Development of a Global Hydrological Model for Integrated Assessment Modeling
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Development of a Global Hydrological Model for Integrated Assessment Modeling

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Development of a Global Hydrological Model for Integrated Assessment Modeling Development of a Global Hydrological Model for Integrated Assessment Modeling Presentation Transcript

  • Tingju Zhu, Claudia Ringler, Mark W. Rosegrant Development of a Global Hydrological Model for Integrated Assessment Modeling of Global Climate Change International Food Policy Research Institute Washington, DC World Environmental & Water Resources Congress 2013, Cincinnati, OH
  • 2 Global Hydrologic Modeling in the Context of “Water4Food”  Irrigation is the largest water user, and key for securing future food supply • Accounting for 70% global water withdraw, and 90% global water consumption • Accounting for less than 20% of global cropland, but contributing ~40% of global cereals production  Integrated modeling of global water and food systems requires spatially explicit simulations of water availability  Climate change impacts and adaptations modeling (for water management and agriculture) require quantifying hydrological responses to climate change
  • Source: Shiklomanov (2000) Global Water Consumption 0 500 1000 1500 2000 2500 1900 1920 1940 1960 1980 2000 Volume(km 3 /yr) Global Water Consumption Irrigation Water Consumption
  • 4 Global Hydrologic Modeling in the Context of “Water4Food”  Irrigation is the largest water user, and key for securing future food supply • Accounting for 70% global water withdraw, and 90% global water consumption • Accounting for less than 20% of global cropland, but contributing ~40% of global cereals production  Integrated modeling of global water and food systems requires spatially explicit simulations of water availability  Climate change impacts and adaptations modeling (for water management and agriculture) require quantifying hydrological responses to climate change
  • “Linking” Models  Global Hydrologic Model (IGHM) simulates natural hydrological cycle, providing a consistent estimation of water availability over space and time  Water Management Model simulates human interventions to water resources systems, enabling tests of policy and investment scenarios  Together, the “water models” estimate the effects of water stress on agricultural production, which affect trade, consumption, and malnutrition
  • IMPACT – Partial Equilibrium Agricultural Sector Model Source: Rosegrant et al. (2012)
  • Spatial Units of IMPACT Model Simulations River Basins Food Producing Unit
  • 8 Linking Global Hydrology Model to Water Management Simulation Source: Zhu and Ringler (2012)
  • 9 Scope vs. Complexity – How detailed is detailed enough for global water modeling? Determinants of model complexity • Research questions • Data availability and quality • Understanding of processes and settings • Applicability to a wide range of climatic conditions Scale-related issues • Processes take place on all scales. Analysis of the smallest scale only does not provide information on processes that take place on larger scales. • Sub-grid variability of model parameters -- spatial heterogeneity in a large grid cell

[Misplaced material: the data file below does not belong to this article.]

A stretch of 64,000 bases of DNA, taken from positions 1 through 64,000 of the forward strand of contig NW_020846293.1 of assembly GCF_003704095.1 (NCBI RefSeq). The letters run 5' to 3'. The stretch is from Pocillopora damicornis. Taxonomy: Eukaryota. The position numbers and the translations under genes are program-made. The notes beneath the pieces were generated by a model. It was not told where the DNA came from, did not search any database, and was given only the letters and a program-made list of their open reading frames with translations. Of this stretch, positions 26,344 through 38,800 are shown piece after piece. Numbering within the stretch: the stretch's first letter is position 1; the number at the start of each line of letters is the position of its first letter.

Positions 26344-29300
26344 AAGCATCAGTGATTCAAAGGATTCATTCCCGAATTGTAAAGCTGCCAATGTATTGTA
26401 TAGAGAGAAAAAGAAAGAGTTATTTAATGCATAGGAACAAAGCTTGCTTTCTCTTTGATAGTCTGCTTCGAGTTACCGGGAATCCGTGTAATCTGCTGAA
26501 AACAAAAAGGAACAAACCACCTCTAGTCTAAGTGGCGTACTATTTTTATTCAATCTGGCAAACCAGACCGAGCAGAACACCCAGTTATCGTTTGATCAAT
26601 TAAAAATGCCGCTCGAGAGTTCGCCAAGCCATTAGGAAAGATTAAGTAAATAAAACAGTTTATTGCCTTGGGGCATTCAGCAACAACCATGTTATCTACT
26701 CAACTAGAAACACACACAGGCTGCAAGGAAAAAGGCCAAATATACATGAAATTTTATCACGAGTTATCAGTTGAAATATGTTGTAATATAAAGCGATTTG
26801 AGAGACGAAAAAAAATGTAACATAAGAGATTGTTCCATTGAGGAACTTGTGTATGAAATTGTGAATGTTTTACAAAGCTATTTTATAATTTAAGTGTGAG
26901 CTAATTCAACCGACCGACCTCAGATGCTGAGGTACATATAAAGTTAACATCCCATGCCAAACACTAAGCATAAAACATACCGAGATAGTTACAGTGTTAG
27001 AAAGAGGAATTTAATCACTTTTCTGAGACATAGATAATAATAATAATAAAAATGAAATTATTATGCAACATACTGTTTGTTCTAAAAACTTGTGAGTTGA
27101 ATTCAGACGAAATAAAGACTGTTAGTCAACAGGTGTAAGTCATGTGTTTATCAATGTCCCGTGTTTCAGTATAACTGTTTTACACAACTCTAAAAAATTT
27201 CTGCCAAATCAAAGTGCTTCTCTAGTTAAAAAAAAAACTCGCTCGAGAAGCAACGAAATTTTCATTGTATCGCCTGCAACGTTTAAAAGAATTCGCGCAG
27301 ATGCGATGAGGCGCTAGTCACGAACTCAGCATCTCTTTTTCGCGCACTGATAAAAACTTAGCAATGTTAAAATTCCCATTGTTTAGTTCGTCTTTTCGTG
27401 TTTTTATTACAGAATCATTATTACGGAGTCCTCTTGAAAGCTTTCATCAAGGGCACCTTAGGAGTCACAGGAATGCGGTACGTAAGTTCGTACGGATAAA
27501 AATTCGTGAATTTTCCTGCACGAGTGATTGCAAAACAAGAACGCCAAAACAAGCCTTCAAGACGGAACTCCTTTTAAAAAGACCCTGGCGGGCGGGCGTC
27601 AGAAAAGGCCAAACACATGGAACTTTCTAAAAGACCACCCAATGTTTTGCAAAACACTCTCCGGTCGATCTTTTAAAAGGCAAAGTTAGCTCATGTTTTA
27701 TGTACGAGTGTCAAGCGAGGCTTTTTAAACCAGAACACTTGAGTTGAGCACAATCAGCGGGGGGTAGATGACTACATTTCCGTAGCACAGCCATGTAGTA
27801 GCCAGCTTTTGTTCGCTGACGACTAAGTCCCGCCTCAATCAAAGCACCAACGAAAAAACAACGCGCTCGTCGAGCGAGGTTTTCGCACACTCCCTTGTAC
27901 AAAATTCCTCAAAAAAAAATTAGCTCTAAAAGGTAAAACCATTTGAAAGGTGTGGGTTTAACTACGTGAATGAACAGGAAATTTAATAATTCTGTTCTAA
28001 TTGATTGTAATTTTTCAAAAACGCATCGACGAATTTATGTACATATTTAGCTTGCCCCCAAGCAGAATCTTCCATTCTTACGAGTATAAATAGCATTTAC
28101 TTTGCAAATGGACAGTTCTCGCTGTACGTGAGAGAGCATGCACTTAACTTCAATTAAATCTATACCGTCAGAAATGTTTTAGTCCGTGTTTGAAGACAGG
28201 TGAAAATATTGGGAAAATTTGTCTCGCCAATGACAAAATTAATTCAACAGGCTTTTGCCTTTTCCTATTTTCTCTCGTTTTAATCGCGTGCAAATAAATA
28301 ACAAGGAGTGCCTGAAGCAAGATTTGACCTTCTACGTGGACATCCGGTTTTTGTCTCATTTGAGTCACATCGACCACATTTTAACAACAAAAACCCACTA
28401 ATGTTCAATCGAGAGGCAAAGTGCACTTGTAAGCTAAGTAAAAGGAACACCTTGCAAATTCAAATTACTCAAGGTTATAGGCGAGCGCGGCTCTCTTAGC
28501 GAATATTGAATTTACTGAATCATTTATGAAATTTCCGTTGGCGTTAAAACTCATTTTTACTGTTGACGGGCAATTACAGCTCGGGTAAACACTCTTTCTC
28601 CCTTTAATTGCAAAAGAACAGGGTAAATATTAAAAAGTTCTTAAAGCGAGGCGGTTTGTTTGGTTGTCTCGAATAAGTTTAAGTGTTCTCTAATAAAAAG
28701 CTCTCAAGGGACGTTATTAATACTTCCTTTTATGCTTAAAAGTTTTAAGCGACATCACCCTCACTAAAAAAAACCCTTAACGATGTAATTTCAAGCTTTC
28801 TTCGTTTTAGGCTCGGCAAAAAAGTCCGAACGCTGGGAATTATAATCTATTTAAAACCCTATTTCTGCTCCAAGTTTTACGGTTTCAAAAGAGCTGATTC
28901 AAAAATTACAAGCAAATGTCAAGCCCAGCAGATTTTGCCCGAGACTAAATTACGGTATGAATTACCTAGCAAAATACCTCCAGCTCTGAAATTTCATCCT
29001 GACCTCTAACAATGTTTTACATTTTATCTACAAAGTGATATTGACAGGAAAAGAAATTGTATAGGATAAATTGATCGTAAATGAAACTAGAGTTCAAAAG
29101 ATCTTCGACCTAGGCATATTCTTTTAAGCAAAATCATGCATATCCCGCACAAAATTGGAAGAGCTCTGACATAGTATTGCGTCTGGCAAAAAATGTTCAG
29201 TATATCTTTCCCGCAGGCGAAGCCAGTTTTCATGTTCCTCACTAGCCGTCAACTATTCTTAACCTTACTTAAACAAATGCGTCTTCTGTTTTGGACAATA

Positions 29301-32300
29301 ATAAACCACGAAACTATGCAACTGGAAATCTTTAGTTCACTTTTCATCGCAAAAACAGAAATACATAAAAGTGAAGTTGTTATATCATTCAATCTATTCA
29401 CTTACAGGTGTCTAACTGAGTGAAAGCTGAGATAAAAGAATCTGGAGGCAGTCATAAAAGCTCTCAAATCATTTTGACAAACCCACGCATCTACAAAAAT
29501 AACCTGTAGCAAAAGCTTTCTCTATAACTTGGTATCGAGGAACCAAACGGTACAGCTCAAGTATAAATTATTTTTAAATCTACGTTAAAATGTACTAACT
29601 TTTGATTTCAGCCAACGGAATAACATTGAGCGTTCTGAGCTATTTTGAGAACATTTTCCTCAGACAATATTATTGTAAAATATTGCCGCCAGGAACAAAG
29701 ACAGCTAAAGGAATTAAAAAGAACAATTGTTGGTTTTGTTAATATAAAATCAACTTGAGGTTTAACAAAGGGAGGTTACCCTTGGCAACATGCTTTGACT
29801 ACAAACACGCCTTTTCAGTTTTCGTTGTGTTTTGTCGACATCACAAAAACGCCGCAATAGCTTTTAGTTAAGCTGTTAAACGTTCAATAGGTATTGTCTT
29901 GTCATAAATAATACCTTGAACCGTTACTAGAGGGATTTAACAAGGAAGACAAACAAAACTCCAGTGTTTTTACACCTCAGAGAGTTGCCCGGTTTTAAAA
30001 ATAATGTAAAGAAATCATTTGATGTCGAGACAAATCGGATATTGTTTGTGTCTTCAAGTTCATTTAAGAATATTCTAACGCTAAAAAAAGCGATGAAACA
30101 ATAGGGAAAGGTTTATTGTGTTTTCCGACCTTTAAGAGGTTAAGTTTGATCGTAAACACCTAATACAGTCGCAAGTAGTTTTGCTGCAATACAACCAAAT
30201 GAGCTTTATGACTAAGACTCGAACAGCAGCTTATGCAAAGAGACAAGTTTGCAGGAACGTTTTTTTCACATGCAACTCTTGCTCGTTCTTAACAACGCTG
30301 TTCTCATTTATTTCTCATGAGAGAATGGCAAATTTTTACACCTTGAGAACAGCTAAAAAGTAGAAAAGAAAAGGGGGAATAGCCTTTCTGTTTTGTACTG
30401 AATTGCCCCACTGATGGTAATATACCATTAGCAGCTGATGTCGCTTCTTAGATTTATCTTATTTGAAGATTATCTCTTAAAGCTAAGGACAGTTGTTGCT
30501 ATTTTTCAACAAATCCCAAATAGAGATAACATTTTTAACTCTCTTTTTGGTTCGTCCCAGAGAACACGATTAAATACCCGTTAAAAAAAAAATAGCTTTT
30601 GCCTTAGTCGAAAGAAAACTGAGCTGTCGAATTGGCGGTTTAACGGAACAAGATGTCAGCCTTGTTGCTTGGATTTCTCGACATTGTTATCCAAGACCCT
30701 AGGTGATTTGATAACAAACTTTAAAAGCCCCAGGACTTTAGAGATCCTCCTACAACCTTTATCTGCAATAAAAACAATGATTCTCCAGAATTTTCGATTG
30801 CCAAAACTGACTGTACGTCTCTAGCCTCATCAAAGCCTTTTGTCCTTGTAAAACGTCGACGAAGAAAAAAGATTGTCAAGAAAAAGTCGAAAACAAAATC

• 10 IGHM Main Structure and Major Assumption  GRPET n        Spatial Resolution: 0.5˚ latitude x 0.5˚ longitude grid cells covering the entire global land surface except the Antarctic  Temporal Resolution: Monthly simulation over multi-decadal period Potential Evapotranspiration - Priestley-Taylor equation Runoff Generation Variable soil moisture holding capacity within a grid cell Linear reservoir representing groundwater modulation of base flow Source: Zhu and Ringler (2012)
  • 11 0 100 200 300 400 500 600 700 8000 1000 2000 3000 4000 5000 6000 7000 Jan-71 Jan-72 Jan-73 Jan-74 Jan-75 Jan-76 Jan-77 Jan-78 Jan-79 Jan-80 Jan-81 Jan-82 Jan-83 Jan-84 Jan-85 Jan-86 Jan-87 Jan-88 Jan-89 Jan-90 Jan-91 Jan-92 Jan-93 Jan-94 Jan-95 Jan-96 Jan-97 Jan-98 Jan-99 Jan-00 Precipitation Runoff (a) Botswana Precip Qsim Qobs Nash-Sutcliffe model efficiency coefficient is 0.913 in the calibration period (1971-85) and is 0.906 in the validation period (1986-2000). IGHM Model Runoff Calibration and Validation for Botswana Catchment of the Limpopo River Basin Source: Zhu and Ringler (2012)
  • Source: GPCC v5 Mean Annual Precipitation 1971-2000
  • Source: IGHM simulation (2013) Mean Annual Potential ET 1971-1990
  • Source: IGHM simulation (2013) Open water evaporation (lakes and rivers) Runoff Simulation - Annual
  • Source: IGHM simulation (2013) Runoff Simulation - January
  • Source: IGHM simulation (2013) Runoff Simulation - July
  • Source: IGHM simulation (2013) Runoff Simulation Jan-Dec
  • 179 1570 1749 3762 4700 4916 8684 13232 0 2000 4000 6000 8000 10000 12000 14000 Middle East & North Africa Europe Developed South Asia Sub-Saharan Africa North America Europe & Central Asia East Asia & Pacific Latin America & Caribbean Source: IGHM simulation using the 1971-2000 climatology. Unit: km3/yr. Water Resource Distribution
  • Mean Annual Runoff Changes under CSIRO-A1b Scenario in 2050 Source: IGHM simulation (2013)
  • Mean Annual Runoff Changes under CSIRO-b1 Scenario in 2050 Source: IGHM simulation (2013)
  • Mean Annual Runoff Changes under MIROC-a1b Scenario in 2050 Source: IGHM simulation (2013)
  • Mean Annual Runoff Changes under MIROC-b1 Scenario in 2050 Source: IGHM simulation (2013)
  • Conclusions  Global hydrological modeling is needed for global water and food system modeling, and other IAM efforts  Existing global database (e.g. climate, soil, LCLU, typology) make possible hydrological modeling at global scale  Tradeoff between model complexity and spatial scope  Inter-model comparisons (e.g. Water-MIP) can potentially improve model performance